Phillip made his tortured way into the teeth of the storm. Tossed like a rag-doll by the wind, he was thrown to the ground more than once, and forced to seek refuge behind the barn. His will had now been cemented in place by the ravages Mother Nature had thrown at him.
The preceding paragraph will rub some of you the wrong way, since it is–aside from the opening sentence–written in passive voice, or what my English teacher in high school droned at length about and called the ‘soft edged, weak choices of a lazy writer’.
I have since become a professional writer, novelist, and contributing editor for several journals, and have a different view of this sample. It may be true that it could have been written using “active” verbs and constructs, but this would have reduced the intended flavor of the piece and shifted the focus away from the main character.
What do I mean by that? Let me explain.
When I am reading, and often when I am writing, I rapidly stop seeing the words on the paper. An ‘activation’ occurs in my mind, and the story becomes what I call a mind-movie. This means I see the author’s written world through camera angles. The active vs. passive voice choice is one which can be used to show me where the camera is focused.
“I was knocked out” is about me, while “He knocked me out” is about him, or at least can be construed this way, leading to the dreaded stopping of the movie while the reader decides we are still looking at me. This reversion to words-on-paper is, in my opinion, the worst mistake a writer can make. Our primary job, especially if we are novelists, is to create that mind-movie and allow our readers to become immersed in the world we have created.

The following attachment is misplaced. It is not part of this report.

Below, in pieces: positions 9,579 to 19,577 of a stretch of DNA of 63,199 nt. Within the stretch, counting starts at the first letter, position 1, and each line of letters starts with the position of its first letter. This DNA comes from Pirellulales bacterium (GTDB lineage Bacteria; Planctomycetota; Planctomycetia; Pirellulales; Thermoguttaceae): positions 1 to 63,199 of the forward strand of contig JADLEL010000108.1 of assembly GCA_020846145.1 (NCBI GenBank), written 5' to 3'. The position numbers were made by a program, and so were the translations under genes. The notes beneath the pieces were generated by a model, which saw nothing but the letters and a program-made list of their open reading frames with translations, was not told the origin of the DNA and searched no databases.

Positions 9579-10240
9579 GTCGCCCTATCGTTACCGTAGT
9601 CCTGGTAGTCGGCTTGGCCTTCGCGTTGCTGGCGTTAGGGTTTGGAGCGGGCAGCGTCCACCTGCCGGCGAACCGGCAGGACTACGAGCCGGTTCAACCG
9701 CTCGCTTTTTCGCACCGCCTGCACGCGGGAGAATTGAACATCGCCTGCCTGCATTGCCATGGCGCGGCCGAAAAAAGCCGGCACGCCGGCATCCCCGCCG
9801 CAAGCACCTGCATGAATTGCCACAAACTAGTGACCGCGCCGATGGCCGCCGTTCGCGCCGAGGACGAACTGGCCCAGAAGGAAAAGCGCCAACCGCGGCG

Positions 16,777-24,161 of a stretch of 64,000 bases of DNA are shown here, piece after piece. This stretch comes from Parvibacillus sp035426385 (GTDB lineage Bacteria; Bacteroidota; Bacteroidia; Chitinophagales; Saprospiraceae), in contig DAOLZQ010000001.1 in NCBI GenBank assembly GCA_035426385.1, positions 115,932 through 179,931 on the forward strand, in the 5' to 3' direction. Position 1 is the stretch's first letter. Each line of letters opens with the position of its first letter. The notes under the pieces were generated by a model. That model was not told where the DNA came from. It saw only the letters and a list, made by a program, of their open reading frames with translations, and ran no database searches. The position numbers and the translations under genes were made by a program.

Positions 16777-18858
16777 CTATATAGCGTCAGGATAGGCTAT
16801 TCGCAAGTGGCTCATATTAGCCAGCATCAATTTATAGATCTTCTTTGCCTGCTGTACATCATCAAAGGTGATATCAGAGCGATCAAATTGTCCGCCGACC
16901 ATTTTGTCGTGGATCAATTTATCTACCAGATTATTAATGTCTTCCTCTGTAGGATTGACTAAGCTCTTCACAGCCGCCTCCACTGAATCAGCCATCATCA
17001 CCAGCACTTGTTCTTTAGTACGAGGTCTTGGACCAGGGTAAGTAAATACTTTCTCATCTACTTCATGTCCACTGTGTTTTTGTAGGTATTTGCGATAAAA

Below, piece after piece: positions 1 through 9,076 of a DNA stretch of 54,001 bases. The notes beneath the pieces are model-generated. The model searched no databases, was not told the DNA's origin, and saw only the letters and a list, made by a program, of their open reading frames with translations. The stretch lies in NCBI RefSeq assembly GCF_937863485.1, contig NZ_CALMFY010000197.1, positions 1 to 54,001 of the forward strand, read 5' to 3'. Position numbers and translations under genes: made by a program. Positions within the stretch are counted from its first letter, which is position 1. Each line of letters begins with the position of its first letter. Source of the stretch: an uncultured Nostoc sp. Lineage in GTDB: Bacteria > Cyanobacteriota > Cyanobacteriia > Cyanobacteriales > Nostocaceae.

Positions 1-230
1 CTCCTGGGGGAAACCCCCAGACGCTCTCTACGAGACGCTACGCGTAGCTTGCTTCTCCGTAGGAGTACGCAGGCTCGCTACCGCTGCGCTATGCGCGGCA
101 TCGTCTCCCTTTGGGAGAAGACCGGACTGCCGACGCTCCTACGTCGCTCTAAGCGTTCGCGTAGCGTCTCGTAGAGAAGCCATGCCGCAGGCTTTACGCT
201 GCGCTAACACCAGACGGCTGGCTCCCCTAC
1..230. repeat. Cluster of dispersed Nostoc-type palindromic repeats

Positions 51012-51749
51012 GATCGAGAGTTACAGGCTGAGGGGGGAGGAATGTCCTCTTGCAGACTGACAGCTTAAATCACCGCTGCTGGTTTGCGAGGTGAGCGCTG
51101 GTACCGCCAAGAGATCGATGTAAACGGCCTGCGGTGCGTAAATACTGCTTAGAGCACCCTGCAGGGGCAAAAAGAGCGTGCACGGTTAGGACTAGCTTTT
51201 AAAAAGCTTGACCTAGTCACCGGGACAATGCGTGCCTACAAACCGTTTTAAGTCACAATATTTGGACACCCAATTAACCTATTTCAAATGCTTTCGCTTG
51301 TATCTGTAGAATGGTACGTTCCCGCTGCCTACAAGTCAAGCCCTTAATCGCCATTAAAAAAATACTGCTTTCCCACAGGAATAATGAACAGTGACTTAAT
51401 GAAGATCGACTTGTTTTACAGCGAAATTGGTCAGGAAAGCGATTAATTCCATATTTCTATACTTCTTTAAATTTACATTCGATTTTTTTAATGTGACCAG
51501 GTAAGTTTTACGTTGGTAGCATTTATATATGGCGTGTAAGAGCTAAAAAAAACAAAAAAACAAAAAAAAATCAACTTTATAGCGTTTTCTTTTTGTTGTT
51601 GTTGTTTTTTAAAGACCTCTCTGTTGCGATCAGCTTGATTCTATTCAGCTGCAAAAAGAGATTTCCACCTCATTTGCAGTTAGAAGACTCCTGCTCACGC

If you read words, or sentences, or even paragraphs on a page, then yes, these writing choices may grate on your nerves–especially the ones that were drilled into you at an early age by well-meaning, but misguided authority figures. When the movie is rolling however, these constructs can keep the visual where it belongs, on the victim.
After all, sometimes bad things DO happen TO good characters.
Life is not always about seeing everything as an active movement. Quite often we are at the mercy of outside forces which we are the unwilling recipients of. The question is, do we want to see an external force that is working against your character, or do we want to watch your character being acted on. Only your story-telling style and the moment in the mind-movie can decide that… not an arbitrary rule.
Even if “by zombies” is rather a cool way of deciding which voice you are using.
Dusty Grein is Creative Director and a contributing editor for Rhetoric Askew. He is also a novelist, poet and regular writer for the Society of Classical Poets website. Some of his messages can also be found on his blog, From Grandpa’s Heart…